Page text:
The historic sites
Cyprus is brimming with places to visit, most of them with a history stretching back to the Crusades, the Roman period, or even back into prehistory. All of them are open year-round, and there are major advantages to visiting in winter. For one thing, they are not crowded. Although I was never the only visitor, there was plenty of space to spread out, enjoy the sites and get those all-important photos without a crowd of people blocking the view. The other great bonus at this time of year is the temperature; most of the sites have little or no shade, and the thought of visiting in temperatures of 50C+ is not appealing. But in wintertime, this isn’t an issue.
With its beautiful Mediterranean coastline and the gorgeous Troodos mountains at its heart, Cyprus is a great place for hiking and walking. Visiting in winter means the temperatures are perfect for a bit of outdoor exertion. I enjoyed clifftop walks on the Cavo Greco (Cape Greco) peninsula, as well as inland north of Limassol, where rolling countryside is punctuated by lakes and dried up reservoirs which make for fascinating views. The Troodos mountains get snow in winter, so it’s possible to take a snowy hike or even go skiing in the morning, before heading down to the coast for a bracing dip in the sea in the afternoon. Without heat to worry about, it’s a great time of year to check out Cyprus’s outdoors.
If you want access to a wide range of accommodation at reasonable prices, Cyprus in winter is a great choice. By travelling out of season, you have less competition for rooms, and rates are very reasonable. Some hotel services might be lacking at this time of year (hotels bars and restaurants suffer from the lack of guests), but there is so much available outside your hotel that this really isn’t an issue.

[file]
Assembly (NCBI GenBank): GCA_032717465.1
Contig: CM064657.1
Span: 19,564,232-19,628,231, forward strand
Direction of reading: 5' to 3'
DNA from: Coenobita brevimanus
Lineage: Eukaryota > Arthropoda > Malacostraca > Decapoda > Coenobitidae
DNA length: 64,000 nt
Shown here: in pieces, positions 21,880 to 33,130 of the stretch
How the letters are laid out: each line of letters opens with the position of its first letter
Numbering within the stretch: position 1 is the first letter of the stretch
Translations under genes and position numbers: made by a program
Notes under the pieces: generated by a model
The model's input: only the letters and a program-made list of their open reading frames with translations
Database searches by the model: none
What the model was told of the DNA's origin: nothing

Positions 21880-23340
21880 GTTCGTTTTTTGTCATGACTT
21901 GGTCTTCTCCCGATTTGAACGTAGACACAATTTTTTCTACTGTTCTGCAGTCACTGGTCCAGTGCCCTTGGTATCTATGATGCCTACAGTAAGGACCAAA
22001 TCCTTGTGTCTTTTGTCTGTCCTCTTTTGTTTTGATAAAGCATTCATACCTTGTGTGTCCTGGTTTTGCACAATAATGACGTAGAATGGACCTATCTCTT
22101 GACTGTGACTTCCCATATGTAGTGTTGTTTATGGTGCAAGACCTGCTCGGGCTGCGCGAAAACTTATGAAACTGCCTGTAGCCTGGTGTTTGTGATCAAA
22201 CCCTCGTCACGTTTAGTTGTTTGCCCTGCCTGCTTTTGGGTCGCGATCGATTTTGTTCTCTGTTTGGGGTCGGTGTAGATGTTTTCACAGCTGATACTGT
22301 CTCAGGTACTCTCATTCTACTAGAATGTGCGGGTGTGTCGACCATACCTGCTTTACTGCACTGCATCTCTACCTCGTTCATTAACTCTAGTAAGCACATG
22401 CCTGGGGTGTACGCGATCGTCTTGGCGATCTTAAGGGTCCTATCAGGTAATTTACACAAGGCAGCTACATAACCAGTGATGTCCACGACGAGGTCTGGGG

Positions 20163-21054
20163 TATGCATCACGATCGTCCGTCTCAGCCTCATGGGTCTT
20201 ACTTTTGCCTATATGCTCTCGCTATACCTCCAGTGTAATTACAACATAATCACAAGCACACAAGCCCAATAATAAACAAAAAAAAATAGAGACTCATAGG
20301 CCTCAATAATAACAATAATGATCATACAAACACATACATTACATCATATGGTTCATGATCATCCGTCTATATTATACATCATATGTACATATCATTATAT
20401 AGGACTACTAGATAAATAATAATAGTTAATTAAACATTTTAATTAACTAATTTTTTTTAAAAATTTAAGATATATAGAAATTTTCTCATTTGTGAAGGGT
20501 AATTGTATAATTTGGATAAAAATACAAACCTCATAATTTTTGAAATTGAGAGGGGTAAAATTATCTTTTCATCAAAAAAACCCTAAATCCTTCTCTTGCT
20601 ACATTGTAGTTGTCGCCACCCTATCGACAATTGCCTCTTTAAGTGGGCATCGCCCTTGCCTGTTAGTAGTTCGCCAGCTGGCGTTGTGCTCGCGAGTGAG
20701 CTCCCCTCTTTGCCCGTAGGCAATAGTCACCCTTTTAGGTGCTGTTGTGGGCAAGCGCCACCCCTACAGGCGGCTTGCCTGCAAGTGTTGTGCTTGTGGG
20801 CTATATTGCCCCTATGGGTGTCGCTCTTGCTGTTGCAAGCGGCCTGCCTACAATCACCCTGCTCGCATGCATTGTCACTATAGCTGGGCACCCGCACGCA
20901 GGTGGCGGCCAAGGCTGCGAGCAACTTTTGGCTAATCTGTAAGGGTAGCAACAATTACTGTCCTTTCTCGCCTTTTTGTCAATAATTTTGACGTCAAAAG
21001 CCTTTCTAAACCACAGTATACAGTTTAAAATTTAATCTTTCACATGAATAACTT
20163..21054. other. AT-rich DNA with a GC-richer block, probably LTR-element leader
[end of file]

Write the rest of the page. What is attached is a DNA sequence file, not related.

I stayed at the Apollonia Holiday Apartments in Paphos, and can highly recommend them for location, hospitality and facilities if you are staying in the west of the island and want affordable, good value accommodation. Check out http://apolloniacy.com/ for more info (not sponsored/affiliate).
So, should I visit Cyprus in winter?
Well, it’s pretty obvious what my answer to that would be. If you’re looking for a beach holiday, you should probably head a little further afield at this time of year, but if you are a history and culture buff, a fan of discovering local towns and hiking the cliff paths, or just in need of a peaceful break in a sunny climate, it’s the perfect time of year. Just don’t tell your friends. We don’t want the secret getting out.
If you enjoyed this post, why not check out my post on Cyprus’s capital?
Nicosia: A day in Cyprus’s divided capital
Hi! I’m Jill, and I’m a British blogger who has been travelling for more than 15 years, visiting over 60 countries on 6 continents. I love to travel both solo and with groups, and to discover the cultures and peoples of the countries I visit. And I love to share a good story or two along the way!